This 7.3 Powerstroke starter upgrade I discovered on Amazon will turn your diesel engine over like a 300 pound gorilla!
After upgrading to this high torque starter, the first time I cranked over my 2002 Ford F250 Powerstroke I thought it was going to break something.
Yes, it was that much more powerful than the stock starter!
There are several reasons that your 7.3 Powerstroke may have trouble starting or fail to start at all. Believe me, I chased batteries, cables, and fuel delivery before finally figuring out that my 2002 F250 7.3 Diesel's starter was simply worn out.
And all that was after 2 replaced batteries (though they were weak/dead as well) and the auto parts store swearing up and down that there was nothing wrong with my starter ... after they bench tested it and passed it as good.
After twenty years and a couple hundred thousand miles, your starter will most likely develop problems.
The trouble is, a host of other common 7.3 problems can cause the same symptoms as a weak or dead 7.3 starter.
One telltale sign of a bad 7.3 starter is that the cranking speed will start out okay but progressively slow until it almost stops.
One quick way to tell if your starter is weak or dead is to remove it and take it into your local auto parts store and have them bench test it. I'm not the best guy in the world with a multimeter, so this is my 7.3 starter test of choice—take it to your local auto parts store.
Careful though, mine tested fine at the auto parts store but was dead nonetheless. I read several other forum posts where this exact thing happened to other 7.3 Powerstroke owners.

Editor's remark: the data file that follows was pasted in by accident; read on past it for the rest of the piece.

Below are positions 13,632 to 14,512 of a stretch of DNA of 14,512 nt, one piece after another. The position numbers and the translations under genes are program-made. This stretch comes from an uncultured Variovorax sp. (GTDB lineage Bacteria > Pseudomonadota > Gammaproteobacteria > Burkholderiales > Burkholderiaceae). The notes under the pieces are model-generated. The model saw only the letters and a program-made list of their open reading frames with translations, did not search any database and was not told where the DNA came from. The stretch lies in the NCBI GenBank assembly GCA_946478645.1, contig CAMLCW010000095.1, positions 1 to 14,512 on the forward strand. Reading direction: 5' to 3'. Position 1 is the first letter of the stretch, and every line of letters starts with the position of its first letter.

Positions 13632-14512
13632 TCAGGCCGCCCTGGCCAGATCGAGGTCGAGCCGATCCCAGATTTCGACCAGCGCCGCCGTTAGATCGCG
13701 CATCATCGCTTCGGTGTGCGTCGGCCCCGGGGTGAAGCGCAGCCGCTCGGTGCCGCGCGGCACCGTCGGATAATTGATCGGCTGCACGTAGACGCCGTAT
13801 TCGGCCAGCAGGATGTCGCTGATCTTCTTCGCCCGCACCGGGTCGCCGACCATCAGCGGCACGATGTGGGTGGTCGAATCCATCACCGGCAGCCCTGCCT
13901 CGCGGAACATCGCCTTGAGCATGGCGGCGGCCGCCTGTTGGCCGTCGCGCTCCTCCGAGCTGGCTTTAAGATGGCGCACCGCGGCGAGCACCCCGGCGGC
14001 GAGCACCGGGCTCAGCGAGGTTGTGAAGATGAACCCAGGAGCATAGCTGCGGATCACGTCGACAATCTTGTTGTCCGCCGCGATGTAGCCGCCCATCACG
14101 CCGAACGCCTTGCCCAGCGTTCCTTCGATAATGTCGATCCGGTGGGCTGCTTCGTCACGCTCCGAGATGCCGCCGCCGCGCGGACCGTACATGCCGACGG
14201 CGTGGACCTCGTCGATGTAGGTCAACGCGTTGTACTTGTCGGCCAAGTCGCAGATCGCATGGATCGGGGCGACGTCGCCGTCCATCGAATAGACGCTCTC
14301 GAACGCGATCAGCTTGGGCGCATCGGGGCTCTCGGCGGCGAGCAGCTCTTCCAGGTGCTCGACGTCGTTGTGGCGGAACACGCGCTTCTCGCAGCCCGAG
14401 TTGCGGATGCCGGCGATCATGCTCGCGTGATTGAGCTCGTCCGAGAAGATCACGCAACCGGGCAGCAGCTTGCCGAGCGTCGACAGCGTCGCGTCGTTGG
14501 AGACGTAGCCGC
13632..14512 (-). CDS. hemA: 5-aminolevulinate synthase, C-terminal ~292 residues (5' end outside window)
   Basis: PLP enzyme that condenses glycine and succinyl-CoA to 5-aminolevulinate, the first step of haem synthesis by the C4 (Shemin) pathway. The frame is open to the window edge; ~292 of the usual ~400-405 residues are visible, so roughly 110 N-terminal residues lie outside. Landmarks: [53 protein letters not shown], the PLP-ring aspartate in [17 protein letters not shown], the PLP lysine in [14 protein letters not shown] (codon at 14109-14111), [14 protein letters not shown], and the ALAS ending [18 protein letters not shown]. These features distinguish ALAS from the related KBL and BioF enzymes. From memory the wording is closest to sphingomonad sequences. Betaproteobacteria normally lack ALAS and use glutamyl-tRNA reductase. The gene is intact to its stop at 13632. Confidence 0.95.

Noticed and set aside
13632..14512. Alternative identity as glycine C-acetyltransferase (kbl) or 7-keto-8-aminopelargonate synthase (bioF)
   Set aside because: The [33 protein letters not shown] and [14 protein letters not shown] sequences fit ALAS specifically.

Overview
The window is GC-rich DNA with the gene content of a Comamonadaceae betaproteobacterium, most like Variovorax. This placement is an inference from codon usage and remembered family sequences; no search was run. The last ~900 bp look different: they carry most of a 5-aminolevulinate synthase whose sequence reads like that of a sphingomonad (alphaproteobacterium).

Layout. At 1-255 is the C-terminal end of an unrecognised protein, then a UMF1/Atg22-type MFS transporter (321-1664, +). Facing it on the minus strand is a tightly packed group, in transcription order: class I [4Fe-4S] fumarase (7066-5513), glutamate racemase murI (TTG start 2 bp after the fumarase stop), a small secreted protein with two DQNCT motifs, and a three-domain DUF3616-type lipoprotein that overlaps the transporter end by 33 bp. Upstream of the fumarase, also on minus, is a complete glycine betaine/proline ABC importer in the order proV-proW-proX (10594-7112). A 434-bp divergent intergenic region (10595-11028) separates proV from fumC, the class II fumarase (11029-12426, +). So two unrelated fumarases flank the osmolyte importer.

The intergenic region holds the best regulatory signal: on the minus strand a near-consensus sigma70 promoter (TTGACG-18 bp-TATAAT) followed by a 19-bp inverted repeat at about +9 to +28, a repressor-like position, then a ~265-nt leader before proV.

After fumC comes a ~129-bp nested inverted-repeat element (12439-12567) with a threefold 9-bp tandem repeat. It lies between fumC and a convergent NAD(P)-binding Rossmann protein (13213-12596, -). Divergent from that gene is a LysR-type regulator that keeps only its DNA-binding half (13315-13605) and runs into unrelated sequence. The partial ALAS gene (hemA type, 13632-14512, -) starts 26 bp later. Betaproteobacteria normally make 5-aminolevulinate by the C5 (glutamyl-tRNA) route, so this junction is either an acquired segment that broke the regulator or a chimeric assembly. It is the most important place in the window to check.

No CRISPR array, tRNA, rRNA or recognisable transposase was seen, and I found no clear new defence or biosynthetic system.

We're a little bit ahead of ourselves though...
First, let's identify the 3 main parts of your 7.3 Powerstroke "starter."
1 - 7.3 Starter Motor Assembly - This is the big mechanical part of the starter that actually physically cranks the flywheel. And it's located right behind the frame crossmember under the vehicle on the passenger side.
2 - 7.3 Powerstroke Starter Solenoid - this is attached to the 7.3 starter and is the electrical component of the starter. It supplies the juice to actuate the piston so the starter can engage the flywheel gears.
3 - 7.3 Starter Relay - This is a relay generally mounted inside the engine compartment on the passenger fender. The starter relay provides a high current voltage source to the starter. It's main function is to control a high current supply via a low current circuit.
Before 2002, the 7.3 Powerstroke starter relay was a traditional bulky electrical relay with screw terminals to attach physical wires to it.
Part Number: SW-1951C (eBay Link)
This is a video of a Ford F150, but it has a great look at the location of the 7.3 Powerstroke starter relay wiring and its location on the inside of the engine bay, passenger-side fender. Also, there's some good explanations around troubleshooting a bad relay.
The 2002 and after 7.3 starter relay looks more like a big black fuse than the round terminal-looking relay of previous model years.
There were a lot of electrical changes after the 2001 model year 7.3 Ford Diesels. Moving the fender mounted starter relay was one of them. The central junction box—dash fuse panel—now houses the starter relay for the 2002 and 2003 7.3 Powerstroke starter.
Careful—many people use the terms starter "relay" and "solenoid" interchangeably. They aren't the same thing.
In electrical terms, the 7.3 starter relay is an on/off switch detailed above, whereas a 7.3 starter solenoid is an electrically controlled device that activates a piston and is technically part of the 7.3 starter assembly.